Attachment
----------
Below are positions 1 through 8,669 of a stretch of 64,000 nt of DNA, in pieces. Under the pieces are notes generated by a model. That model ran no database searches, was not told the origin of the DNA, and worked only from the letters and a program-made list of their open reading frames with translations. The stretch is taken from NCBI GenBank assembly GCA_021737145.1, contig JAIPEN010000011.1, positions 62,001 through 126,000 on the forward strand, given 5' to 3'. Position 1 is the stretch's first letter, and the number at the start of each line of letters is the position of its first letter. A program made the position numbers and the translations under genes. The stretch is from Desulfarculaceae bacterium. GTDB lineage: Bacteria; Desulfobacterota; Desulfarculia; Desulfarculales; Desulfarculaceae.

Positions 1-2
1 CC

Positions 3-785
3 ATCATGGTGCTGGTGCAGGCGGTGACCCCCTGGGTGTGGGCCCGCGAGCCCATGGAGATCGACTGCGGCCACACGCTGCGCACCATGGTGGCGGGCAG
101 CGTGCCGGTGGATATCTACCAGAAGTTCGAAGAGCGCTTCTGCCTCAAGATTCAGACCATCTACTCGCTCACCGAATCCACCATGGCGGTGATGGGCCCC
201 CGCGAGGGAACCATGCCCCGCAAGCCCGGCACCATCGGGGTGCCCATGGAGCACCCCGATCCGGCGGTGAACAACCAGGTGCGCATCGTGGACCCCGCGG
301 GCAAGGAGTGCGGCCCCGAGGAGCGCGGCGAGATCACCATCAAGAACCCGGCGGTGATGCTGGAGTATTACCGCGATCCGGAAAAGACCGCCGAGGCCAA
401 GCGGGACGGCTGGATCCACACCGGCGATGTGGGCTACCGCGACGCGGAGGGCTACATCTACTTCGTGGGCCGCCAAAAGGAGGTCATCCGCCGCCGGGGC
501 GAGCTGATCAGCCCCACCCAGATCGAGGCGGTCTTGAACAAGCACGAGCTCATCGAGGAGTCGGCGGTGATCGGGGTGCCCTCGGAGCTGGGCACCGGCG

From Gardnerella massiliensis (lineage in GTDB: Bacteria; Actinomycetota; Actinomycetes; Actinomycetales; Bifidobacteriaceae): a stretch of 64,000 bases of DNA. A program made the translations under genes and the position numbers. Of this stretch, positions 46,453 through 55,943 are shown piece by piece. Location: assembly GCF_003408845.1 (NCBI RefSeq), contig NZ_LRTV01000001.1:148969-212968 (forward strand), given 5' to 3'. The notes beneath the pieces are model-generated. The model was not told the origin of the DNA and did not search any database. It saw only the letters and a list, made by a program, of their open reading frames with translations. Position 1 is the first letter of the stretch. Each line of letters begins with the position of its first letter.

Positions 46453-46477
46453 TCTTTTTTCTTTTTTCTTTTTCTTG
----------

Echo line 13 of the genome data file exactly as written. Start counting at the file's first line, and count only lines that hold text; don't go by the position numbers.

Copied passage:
46453 TCTTTTTTCTTTTTTCTTTTTCTTG